The accused shall have the right to defend him against any accusation presented against him. He shall have the privilege of presenting any witness for his defense and compel them to appear in court. The accused has the right to a free and fair trial, he shall not be obliged to pay a large amount of bail before his trial, be subjected to an inhumane or cruel sentencing. The citizens shall have the following rights: right to proper Health care. The state shall ensure that there is equal and fair distribution of health services and facilities thereby making them accessible to the populace.
The citizens shall have the right to proper housing. The government shall ensure that the necessity for humanity of shelter shall be provided to the citizens. The government shall invest in housing projects as a means to ensure proper and affordable housing is provided to the citizens. The citizens shall be entitled to the right to reasonable sanitation. Health issues are a danger to any economy. The constitution recognizes that most health issues can be avoided through proper sanitation. The government shall therefore be compelled by the constitution to provide proper sanitation to all its citizens. The citizens shall be entitled to the right and freedom from hunger and adequate food. The government shall ensure that the populace is properly fed. The government shall establish measures of averting drought and invest in food storage facilities in the event of catastrophes.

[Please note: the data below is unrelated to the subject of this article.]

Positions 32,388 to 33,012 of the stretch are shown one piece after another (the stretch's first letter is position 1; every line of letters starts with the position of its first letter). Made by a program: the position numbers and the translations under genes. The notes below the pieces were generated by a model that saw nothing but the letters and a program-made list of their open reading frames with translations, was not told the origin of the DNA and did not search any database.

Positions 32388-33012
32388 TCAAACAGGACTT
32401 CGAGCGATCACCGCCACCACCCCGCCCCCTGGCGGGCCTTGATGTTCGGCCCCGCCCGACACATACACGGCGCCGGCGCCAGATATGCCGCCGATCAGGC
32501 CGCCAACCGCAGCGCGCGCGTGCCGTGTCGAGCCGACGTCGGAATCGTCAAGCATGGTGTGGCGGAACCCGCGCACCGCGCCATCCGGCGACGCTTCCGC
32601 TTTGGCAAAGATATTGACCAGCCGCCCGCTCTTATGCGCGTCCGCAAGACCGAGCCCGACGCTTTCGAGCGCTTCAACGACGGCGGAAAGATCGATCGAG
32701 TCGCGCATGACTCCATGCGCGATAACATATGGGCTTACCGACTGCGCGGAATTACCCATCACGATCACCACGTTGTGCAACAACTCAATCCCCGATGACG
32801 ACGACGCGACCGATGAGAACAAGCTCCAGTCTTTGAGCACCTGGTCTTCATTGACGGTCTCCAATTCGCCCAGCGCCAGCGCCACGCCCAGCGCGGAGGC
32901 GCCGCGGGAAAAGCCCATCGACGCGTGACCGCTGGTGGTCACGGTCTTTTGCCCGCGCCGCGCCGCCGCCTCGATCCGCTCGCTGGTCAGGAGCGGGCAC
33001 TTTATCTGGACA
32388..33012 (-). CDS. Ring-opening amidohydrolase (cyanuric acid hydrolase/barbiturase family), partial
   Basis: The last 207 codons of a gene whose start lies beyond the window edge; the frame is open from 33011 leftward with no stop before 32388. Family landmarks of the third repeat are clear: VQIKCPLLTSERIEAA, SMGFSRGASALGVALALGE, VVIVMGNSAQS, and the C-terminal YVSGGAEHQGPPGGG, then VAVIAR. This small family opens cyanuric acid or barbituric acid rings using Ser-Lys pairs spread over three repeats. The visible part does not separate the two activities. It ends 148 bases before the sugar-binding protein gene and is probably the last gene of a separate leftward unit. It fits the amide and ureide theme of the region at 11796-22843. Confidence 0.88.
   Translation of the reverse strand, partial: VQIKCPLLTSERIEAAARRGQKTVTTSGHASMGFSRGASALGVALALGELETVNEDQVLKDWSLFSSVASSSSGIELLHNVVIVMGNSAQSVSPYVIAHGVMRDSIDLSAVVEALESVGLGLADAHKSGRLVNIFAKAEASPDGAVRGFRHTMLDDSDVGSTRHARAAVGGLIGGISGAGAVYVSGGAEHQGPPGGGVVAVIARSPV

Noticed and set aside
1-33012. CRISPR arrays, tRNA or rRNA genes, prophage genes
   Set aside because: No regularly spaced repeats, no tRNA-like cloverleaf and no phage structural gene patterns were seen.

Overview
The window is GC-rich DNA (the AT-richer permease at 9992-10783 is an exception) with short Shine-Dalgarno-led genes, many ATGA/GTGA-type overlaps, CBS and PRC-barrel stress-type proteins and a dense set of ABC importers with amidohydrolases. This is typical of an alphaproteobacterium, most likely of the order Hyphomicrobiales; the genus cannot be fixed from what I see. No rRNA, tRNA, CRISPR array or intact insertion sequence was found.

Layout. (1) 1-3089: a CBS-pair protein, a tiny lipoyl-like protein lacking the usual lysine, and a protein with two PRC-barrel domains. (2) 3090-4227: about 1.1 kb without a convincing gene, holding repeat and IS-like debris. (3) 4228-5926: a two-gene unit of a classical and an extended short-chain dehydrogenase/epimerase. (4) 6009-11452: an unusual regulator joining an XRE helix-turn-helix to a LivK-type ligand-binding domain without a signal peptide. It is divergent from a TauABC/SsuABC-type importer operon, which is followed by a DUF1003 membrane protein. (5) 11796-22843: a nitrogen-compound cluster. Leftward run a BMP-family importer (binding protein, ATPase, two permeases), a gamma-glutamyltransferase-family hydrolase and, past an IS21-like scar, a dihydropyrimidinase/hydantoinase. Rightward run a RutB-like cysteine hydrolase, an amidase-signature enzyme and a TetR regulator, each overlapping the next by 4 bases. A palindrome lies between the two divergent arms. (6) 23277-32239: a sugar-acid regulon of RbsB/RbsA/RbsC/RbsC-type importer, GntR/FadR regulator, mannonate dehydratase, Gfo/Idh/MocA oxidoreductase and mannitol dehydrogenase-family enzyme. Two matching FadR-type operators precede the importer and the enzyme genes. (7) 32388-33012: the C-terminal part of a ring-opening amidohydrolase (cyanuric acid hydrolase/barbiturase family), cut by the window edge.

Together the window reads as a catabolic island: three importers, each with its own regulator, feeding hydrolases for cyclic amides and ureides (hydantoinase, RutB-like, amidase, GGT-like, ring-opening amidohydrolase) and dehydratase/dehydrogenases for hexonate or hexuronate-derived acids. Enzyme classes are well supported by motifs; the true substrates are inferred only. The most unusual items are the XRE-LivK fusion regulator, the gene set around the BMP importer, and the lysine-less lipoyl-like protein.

Barnett, Hilaire, & Robert Jago. Constitutional & Administrative Law. Florence, KY: Taylor & Francis, 2011. Print.
Giddens, Anthony. The constitution of society: outline of the theory of structuration. California: University of California Press, 1986. Print.
Heineman, Robert. Political Science: College Course Paperbacks Series. New York, NY: McGraw-Hill Professional, 1995. Print.
Petri, Michael and Cynthia Azarcon. Democracy and Action. 2nd Ed. Dubuque: Kendall, 2009. Print.
Skach, Cindy. Borrowing constitutional designs: constitutional law in Weimar Germany and the French Fifth Republic. Princeton, NJ: Princeton University Press, 2005. Print.
Sobel, Syl & Denise Gilgannon. The U.S. Constitution and you. Hauppauge, NY: Barron’s Educational Series, 2001. Print.